San Diego, California - Most adults have already made decisions about whether to smoke or how often they indulge in an alcoholic beverage. You’re probably even fairly desensitized to the amount of advertising for those products you’re subjected to every day.
But what about your child?
A new study released today shows youth are widely exposed to alcohol, tobacco and unhealthy food products and advertising at the retail level across San Diego County. More than 67 percent of surveyed stores in San Diego County have exterior advertising for unhealthy products according to the study.
The local findings are part of a statewide study conducted for the Healthy Stores for a Healthy Community campaign, a collaboration among advocates for nutrition, tobacco use prevention and alcohol prevention.
“Research shows that young people are highly influenced by the marketing of products like tobacco, alcohol and sugary drinks,” said Dr. Dean Sidelinger, San Diego County Health and Human Services Agency (HHSA) child health medical officer. “The choices kids make today could lead them down a path toward a healthy lifestyle or a life of obesity, addiction and chronic diseases and the advertising they are exposed to can play a large part in their decisions.”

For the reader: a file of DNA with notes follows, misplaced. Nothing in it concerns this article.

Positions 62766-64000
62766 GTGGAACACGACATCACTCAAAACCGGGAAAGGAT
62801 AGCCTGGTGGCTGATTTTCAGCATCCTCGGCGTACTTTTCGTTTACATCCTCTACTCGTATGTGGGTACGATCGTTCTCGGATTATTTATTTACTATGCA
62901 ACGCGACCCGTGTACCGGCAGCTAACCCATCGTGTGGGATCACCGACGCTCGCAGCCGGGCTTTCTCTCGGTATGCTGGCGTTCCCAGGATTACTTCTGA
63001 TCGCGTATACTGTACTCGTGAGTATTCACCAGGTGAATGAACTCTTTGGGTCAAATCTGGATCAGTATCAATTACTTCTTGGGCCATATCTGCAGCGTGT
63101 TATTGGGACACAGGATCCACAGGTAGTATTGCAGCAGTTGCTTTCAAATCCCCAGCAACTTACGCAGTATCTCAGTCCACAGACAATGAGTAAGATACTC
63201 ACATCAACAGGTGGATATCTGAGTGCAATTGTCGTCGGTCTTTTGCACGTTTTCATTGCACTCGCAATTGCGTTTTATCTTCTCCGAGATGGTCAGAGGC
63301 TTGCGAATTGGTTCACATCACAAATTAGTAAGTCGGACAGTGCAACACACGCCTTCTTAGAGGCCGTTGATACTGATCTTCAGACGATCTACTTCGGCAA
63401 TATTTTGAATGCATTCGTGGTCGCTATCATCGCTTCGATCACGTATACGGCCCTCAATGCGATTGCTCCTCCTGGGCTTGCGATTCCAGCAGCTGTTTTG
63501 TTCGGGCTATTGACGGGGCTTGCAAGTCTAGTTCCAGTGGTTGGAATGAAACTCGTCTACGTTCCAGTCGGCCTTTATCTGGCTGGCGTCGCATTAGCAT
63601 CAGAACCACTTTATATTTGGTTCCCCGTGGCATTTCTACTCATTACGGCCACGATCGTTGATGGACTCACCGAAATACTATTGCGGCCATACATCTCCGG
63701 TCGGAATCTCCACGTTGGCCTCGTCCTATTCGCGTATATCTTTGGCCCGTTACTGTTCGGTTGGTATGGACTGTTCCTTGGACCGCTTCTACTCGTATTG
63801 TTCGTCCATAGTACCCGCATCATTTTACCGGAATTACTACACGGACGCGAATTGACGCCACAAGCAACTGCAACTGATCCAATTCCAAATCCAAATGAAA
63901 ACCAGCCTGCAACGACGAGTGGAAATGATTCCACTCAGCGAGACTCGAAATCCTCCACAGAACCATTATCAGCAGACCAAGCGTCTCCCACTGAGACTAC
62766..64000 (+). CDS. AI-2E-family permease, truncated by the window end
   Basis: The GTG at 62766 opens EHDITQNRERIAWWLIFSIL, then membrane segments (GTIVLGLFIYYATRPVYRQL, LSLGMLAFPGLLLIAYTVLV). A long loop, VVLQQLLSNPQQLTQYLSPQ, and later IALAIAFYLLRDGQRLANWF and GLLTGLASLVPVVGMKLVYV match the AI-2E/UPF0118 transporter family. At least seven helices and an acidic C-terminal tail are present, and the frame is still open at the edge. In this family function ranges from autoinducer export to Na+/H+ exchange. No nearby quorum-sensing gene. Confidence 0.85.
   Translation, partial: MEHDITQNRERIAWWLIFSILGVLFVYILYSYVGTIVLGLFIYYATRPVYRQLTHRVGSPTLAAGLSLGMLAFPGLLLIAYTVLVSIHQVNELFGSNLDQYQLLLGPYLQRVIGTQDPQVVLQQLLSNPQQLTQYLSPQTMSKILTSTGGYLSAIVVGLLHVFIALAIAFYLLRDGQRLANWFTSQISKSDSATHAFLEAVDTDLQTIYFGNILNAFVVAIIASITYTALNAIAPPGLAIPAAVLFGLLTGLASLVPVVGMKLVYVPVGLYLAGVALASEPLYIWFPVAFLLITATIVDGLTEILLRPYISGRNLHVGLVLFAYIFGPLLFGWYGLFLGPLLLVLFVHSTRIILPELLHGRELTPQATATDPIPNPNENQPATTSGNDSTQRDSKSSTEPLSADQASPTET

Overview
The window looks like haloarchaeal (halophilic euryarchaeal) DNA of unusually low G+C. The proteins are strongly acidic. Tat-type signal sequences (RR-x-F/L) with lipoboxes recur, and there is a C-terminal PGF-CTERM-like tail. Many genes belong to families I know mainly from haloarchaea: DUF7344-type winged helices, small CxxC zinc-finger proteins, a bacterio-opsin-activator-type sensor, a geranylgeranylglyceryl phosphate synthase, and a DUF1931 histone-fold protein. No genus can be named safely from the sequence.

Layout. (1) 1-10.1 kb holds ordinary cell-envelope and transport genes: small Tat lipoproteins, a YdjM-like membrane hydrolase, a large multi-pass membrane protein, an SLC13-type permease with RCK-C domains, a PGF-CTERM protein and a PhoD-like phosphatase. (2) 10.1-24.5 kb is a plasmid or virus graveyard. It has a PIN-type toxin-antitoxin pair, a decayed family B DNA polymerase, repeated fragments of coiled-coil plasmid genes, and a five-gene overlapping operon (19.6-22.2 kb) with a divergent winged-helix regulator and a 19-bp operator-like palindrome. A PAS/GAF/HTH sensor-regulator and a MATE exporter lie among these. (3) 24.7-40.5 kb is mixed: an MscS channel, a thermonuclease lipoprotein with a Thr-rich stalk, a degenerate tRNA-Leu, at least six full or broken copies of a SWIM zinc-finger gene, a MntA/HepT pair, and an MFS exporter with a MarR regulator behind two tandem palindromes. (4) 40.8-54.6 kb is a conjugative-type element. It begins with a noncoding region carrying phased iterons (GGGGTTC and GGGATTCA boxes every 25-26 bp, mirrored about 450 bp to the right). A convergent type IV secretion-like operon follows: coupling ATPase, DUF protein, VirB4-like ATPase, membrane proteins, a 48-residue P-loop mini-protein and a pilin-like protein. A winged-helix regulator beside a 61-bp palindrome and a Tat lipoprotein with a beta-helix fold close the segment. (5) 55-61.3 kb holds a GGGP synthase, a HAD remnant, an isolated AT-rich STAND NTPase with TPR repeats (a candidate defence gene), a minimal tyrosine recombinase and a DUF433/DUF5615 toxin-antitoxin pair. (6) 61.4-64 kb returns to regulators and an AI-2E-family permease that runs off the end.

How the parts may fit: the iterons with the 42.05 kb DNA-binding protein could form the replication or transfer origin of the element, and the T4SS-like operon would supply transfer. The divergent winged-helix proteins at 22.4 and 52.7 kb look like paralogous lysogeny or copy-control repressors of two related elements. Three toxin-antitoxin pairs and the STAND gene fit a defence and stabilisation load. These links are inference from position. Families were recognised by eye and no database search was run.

A team of 34 adults and 30 youth conducted the study in San Diego County on behalf of HHSA and eight community partners. They went out in pairs to 278 licensed retail establishments in the County to conduct the survey.
Highlights of the study include:
· 42 percent sell tobacco products near candy at the checkout and are located near schools
· 78 percent sell candy-, mint- and liquor-flavored non-cigarette tobacco products and are located near schools
· 45 percent of stores have exterior alcohol advertising
· 31 percent have alcohol ads near candy or toys or below 3 feet from the ground
· 59 percent sell sugary drinks at the checkout
“The survey results provide great information as we continue to work with communities and their residents to implement the County’s Live Well San Diego initiative and work to improve the health of our neighbors and our communities,” said Sidelinger.
For state, regional and county-specific data and more information on Healthy Stores for a Healthy Community, visit www.HealthyStoresHealthyCommunity.com.